A CONSERVATIVE MP yesterday proposed new legislation that would ban strikes by transport and emergency workers unless 50 per cent of unionised employees vote in favour of industrial action.
Dominic Raab, MP for Esher & Walton, used the 10-minute rule procedure in the House of Commons to call for a change in the current law, which he said does “immense damage to the British economy and jobs”.
Currently, a trade union may call a strike as long as a majority of members who take part in the ballot vote in favour – even if turnout is very low.
In February 2010, the Public and Commercial Services Union called a strike across a range of services – including 999 operators and the coastguard – even though less than one in five union members voted in favour of industrial action. And the four one-day stoppages on the London Underground last autumn, called by militant transport union RMT, earned the support of less than one in three unionised workers.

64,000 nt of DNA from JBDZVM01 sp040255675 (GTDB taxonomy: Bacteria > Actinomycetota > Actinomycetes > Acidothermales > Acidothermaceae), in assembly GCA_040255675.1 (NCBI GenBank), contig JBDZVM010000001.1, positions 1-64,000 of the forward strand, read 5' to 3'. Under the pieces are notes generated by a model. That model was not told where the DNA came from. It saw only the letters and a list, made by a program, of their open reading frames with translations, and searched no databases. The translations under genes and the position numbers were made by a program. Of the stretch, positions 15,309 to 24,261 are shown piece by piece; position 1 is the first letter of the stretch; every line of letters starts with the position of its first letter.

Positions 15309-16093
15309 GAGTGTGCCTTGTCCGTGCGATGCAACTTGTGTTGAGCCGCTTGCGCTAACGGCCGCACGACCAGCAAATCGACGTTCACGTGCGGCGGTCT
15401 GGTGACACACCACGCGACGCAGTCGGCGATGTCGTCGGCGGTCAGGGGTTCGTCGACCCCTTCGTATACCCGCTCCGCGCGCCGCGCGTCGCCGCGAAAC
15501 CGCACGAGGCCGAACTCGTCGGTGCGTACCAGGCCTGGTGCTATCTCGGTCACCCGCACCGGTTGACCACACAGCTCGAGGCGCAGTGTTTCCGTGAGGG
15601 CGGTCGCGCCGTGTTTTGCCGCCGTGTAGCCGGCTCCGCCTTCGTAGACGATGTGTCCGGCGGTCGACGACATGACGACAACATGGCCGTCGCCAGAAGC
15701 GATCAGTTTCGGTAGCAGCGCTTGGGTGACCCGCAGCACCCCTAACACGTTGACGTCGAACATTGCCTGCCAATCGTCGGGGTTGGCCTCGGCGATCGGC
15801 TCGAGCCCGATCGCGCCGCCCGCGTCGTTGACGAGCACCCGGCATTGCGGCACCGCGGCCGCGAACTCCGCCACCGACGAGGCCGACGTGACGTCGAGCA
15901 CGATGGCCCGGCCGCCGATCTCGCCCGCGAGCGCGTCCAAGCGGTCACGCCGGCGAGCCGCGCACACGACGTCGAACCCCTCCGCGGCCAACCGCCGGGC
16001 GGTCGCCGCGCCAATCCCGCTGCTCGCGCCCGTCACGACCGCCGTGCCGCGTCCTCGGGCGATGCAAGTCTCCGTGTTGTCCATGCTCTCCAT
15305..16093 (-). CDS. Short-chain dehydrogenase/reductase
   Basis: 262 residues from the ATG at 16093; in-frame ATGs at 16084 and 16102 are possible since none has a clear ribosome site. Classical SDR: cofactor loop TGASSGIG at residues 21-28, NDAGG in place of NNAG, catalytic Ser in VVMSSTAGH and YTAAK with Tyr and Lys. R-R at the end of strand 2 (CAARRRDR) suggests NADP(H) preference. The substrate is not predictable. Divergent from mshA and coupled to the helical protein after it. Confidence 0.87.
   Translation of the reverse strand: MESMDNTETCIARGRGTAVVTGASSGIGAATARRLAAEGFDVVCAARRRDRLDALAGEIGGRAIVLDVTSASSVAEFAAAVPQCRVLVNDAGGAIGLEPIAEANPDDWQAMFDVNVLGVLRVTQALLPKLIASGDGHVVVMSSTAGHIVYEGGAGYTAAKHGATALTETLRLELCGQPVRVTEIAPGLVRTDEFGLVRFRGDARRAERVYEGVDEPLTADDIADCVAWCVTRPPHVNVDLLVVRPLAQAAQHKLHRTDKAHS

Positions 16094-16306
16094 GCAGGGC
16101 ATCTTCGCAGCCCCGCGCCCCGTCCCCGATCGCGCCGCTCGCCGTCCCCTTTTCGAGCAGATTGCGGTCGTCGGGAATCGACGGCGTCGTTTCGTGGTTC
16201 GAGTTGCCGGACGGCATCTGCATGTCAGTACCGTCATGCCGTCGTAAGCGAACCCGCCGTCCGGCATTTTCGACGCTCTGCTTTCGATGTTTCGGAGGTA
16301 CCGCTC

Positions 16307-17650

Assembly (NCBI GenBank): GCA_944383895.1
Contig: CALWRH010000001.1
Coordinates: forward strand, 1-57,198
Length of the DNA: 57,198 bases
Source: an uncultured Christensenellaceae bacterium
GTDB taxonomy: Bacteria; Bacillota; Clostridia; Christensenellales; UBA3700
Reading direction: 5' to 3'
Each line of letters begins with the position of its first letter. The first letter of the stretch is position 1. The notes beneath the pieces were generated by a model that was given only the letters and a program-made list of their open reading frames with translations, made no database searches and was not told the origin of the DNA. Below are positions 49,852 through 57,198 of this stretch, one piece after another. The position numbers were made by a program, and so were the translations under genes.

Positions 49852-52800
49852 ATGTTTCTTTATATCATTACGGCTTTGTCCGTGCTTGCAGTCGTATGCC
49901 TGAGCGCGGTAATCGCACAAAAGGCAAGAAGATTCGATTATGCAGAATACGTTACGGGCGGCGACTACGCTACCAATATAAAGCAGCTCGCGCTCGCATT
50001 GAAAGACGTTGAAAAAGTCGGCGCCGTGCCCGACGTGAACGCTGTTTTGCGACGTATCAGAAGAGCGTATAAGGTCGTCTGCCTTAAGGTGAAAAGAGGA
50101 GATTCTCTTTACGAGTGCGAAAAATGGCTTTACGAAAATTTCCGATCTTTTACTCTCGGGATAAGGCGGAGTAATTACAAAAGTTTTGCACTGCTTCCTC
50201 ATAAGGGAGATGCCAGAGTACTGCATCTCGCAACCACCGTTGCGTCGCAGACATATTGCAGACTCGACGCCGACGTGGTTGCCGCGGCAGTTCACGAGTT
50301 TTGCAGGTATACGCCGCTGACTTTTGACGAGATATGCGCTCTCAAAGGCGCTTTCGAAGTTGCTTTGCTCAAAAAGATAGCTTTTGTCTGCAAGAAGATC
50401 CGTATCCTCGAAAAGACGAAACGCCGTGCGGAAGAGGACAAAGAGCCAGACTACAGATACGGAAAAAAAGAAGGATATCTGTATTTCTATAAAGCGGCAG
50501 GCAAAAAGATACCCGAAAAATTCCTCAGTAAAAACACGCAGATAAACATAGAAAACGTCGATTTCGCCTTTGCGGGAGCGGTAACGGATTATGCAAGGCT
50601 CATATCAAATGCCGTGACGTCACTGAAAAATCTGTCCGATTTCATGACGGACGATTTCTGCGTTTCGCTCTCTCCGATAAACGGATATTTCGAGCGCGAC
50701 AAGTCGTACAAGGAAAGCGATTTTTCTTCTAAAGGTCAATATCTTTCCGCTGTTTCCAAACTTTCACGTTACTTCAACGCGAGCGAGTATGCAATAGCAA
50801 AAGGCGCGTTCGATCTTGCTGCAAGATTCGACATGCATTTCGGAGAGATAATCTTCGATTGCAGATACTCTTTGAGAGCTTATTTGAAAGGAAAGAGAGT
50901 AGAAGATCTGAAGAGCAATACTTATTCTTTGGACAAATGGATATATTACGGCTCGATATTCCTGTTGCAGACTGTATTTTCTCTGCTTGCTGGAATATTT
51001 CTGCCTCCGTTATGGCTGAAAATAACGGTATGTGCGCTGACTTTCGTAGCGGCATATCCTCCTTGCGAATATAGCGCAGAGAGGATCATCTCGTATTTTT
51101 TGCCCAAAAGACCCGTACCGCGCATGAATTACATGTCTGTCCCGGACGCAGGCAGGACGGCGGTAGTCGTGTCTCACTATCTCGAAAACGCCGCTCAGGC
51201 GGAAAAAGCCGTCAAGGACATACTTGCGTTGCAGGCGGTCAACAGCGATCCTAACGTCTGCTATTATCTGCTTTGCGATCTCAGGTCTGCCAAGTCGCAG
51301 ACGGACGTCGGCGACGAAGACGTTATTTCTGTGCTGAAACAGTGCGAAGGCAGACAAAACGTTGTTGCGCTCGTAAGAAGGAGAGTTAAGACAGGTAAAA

Raab told City A.M.: “We lost almost half a million working days to strike action in the UK in 2009 – far more than Australia, Germany, the US and even Italy.”
So-called “10 minute bills” rarely become law, but are used by MPs to ensure that certain issues catch the attention of the Prime Minister and stay in the public spotlight.
David Cameron has previously said he would “look at” arguments for a change in the law to avoid “a wave of irresponsible strikes” while London Mayor Boris Johnson and employers’ organisation the CBI have also voiced their support.
RMT leader Bob Crow accused the “Tory right wing” of “hypocrisy”, pointing out that most politicians were elected to Westminster with the support of less than half their constituents.
He added: The Tory right wants one law for the political class and another for the working class.”